Page 1 of 4 1234 LastLast
Results 1 to 10 of 39

Thread: RPG Modex Plates-"Free" Bass Traps

  1. #1
    Member Sponsor Addicted to Best! dallasjustice's Avatar
    Join Date
    Apr 2011
    Location
    Dallas, Texas
    Posts
    2,090

    RPG Modex Plates-"Free" Bass Traps

    Okay. I don't mean they are free of cost. As a matter of fact, they are very expensive. They are probably the most expensive bass trap on the market. However, I think they are the best value going in room acoustic treatment. This last weekend, my dealer Scotty Warren and friend Bill Gainer installed 3 additional modex plates into my room. Before these 3, I already had 6 modex plates in my room. In the post below are some pictures of the side walls and and rear walls before the new modex plates were install. I am showing these photos to demonstrate how many "conventional" panels a modex plate can replace. Later on, I will explain AND demonstrate the advantages Modex Plates offer over fiberglass panels (even great ones like RPG BAD panels). You might also ask me; Why would you want to add 3 more Modex Plates to your room? Isn't 6 enough already? Before I do that, I think it's important to discuss how fiberglass panels work and how that's different from a VPR like the Modex Plate works.

    PRESSURE VS. VELOCITY

    The standard in room treatments has been fiberglass panels. They can be very effective at reducing low frequency ringing from about 100hz to 300hz. Their performance can even be extended below 100hz depending on their thickness and some other mounting tricks. Fiberglass works on velocity. Fiberglass can reduce the bass wave's velocity and thereby mitigate room ringing. Of course, velocity is at its greatest away from the walls in a room. So fiberglass doesn't work so well mounted directly onto a flat wall. However, fiberglass can be mounted on "off sets" which create a 4" air gap from the wall. This can greatly increase their performance along with using very thick panels.

    There's a "cost" with fiberglass though. Fiberglass will absorb a lot of midrange and high frequencies. Moreover, the closer a panel is located to the speaker, the more the panel will color the speaker at the seated position. This is especially true if one elects to use absorption on sidewall lateral 1st reflection points. I know there's much controversy here and Floyd Toole has done some research suggesting that no panels should be used in this location. However, there's no universal here. In my case, I like to use absorption at these reflection points. I believe I can get a smoother midbass and the measurements bear that out. However, it takes a lot of fiberglass panels to do the trick. And even the best fiberglass panels will absorb a little too much midrange and high frequency. RPG BAD panels are designed to mitigate this effect with a perforated wood plate which is mathematically proven to diffuse the mid and HF much more evenly. However, even BAD panels aren't great and too many of them can reduce the decay times in a room to a VERY low level. So, that's the cost for fiberglass. You have to use sooooooo many of them to get great bass that you suck out too much HF and make the room sound a little unnatural.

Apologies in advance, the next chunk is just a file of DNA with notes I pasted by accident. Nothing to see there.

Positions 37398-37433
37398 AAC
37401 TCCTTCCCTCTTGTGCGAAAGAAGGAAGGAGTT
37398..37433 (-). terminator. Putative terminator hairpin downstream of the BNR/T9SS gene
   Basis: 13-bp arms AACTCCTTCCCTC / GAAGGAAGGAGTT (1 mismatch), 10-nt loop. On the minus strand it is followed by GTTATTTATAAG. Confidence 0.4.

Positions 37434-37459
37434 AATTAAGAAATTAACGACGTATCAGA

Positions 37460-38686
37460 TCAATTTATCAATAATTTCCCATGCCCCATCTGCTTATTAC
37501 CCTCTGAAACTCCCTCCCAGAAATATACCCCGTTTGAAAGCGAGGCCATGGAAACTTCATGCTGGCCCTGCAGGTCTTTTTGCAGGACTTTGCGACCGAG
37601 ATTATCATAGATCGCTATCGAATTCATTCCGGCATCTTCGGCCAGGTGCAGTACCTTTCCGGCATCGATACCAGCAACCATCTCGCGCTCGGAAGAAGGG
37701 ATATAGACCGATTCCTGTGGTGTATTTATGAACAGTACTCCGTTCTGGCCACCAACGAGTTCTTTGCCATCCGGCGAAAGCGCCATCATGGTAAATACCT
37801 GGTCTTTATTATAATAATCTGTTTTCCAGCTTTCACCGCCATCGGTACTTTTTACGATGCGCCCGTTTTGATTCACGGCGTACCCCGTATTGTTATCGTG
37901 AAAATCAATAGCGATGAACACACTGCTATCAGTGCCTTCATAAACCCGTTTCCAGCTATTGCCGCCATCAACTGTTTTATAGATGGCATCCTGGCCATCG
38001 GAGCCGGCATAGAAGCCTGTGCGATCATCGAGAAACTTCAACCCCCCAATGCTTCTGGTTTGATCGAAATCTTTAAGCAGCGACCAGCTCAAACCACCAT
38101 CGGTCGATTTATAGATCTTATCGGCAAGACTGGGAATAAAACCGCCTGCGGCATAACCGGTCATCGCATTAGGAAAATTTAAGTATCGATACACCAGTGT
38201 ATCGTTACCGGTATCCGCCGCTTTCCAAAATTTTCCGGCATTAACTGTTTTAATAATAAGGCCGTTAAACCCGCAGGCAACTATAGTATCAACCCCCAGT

RPG Modex Plates work by reducing bass wave pressure. I don't know how to build one and I can't give you a technical paper on how they are designed. I know that RPG sells them on license from a German manufacturer. I don't believe there are any other companies selling VPRs. Modex Plates must be mounted directly onto a wall wherein high pressure bass energy accumulates. So, knowing where to install the modex plate requires some basic room acoustics knowledge. In my case, my room is 14'6" wide, 24' long and 9'3" high. Of course, the lowest frequency ringing is length axial with the most dominate mode being 47hz and another half wave at 23hz. There would be many others as well if the room were untreated.

    At this pointed, my room is very well controlled in the low frequencies. A few years ago I started getting room acoustics help from Nyal Mellor. This relationship started me on the path to room acoustics learning. I've learned a lot since then. I regularly use a mic and REW. Let's just say that the room treatment, my seated position, speaker positions, digital crossovers, DSP and subwoofers are not haphazardly setup in my room based on hand claps or listening to the soundtrack for The Movie U571 or Saint Saens Symphony No. 3.

    Yes, I said it. Modex Plates are "free." They don't absorb midrange and high frequency. The absorb low frequencies better than any other product on the market. That's actually a fact and RPG has real data testing to prove it. So, I'm not blowing smoke here. These things work very well. I am going to post some pictures below starting with what my room looked like before I install these last 3 modex plates. Then I will show some photos of the install and finally some photos of what they look like now.